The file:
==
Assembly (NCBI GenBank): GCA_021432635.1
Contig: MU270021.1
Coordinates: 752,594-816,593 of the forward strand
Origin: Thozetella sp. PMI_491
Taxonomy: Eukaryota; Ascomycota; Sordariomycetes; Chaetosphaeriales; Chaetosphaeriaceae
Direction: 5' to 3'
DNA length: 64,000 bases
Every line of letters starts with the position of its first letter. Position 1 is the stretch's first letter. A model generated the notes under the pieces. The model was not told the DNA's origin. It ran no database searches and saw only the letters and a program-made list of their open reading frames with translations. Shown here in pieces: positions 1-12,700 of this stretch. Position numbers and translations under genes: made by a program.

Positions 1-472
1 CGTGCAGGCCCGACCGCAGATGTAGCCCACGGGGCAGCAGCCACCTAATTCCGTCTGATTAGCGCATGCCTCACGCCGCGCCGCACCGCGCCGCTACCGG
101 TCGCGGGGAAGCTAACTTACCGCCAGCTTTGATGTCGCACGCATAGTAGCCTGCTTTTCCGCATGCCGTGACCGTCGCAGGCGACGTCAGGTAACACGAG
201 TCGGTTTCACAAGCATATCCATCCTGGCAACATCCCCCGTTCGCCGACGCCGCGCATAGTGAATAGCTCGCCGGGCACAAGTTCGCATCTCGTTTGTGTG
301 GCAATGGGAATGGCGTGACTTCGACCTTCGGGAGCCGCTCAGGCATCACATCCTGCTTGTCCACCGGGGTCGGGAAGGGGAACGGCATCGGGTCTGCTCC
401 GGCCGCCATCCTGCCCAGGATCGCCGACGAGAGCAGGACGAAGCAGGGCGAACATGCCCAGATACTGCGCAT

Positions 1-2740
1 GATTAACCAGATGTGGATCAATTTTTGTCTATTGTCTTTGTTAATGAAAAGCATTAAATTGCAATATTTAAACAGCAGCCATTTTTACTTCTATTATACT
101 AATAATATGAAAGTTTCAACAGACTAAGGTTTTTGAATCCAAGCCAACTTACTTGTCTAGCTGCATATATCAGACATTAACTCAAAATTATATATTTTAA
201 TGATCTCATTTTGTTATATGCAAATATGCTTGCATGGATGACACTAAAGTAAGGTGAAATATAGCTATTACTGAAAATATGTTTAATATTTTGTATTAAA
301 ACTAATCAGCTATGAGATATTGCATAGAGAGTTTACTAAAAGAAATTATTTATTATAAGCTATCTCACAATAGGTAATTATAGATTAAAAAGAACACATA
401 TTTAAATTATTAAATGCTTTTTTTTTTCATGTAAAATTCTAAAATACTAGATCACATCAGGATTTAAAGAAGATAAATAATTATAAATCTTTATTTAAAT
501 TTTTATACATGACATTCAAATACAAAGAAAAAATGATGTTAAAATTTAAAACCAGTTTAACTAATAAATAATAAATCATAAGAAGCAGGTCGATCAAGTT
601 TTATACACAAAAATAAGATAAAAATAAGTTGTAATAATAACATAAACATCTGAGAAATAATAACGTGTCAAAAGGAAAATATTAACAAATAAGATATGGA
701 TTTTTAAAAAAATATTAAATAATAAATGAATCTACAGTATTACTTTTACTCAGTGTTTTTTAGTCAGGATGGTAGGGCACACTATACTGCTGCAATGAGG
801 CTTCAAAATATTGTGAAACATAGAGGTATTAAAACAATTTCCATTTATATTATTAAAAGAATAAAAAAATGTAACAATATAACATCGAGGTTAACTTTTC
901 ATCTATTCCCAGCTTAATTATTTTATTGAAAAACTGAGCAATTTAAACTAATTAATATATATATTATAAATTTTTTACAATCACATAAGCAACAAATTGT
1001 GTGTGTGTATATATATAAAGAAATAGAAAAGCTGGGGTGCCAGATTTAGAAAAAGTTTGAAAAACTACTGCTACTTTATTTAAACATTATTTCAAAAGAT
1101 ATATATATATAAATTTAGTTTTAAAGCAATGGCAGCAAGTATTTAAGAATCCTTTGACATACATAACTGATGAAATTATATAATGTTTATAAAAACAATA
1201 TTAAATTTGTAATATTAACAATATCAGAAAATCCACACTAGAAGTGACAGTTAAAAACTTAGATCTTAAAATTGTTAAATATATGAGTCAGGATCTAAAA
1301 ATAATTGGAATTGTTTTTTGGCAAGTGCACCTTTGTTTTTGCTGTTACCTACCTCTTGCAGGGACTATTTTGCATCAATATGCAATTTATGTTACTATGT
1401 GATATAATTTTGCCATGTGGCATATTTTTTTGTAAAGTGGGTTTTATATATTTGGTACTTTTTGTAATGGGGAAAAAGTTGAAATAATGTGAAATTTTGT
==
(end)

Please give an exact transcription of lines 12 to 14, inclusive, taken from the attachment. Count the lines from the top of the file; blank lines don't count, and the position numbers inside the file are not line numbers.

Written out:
201 TCGGTTTCACAAGCATATCCATCCTGGCAACATCCCCCGTTCGCCGACGCCGCGCATAGTGAATAGCTCGCCGGGCACAAGTTCGCATCTCGTTTGTGTG
301 GCAATGGGAATGGCGTGACTTCGACCTTCGGGAGCCGCTCAGGCATCACATCCTGCTTGTCCACCGGGGTCGGGAAGGGGAACGGCATCGGGTCTGCTCC
401 GGCCGCCATCCTGCCCAGGATCGCCGACGAGAGCAGGACGAAGCAGGGCGAACATGCCCAGATACTGCGCAT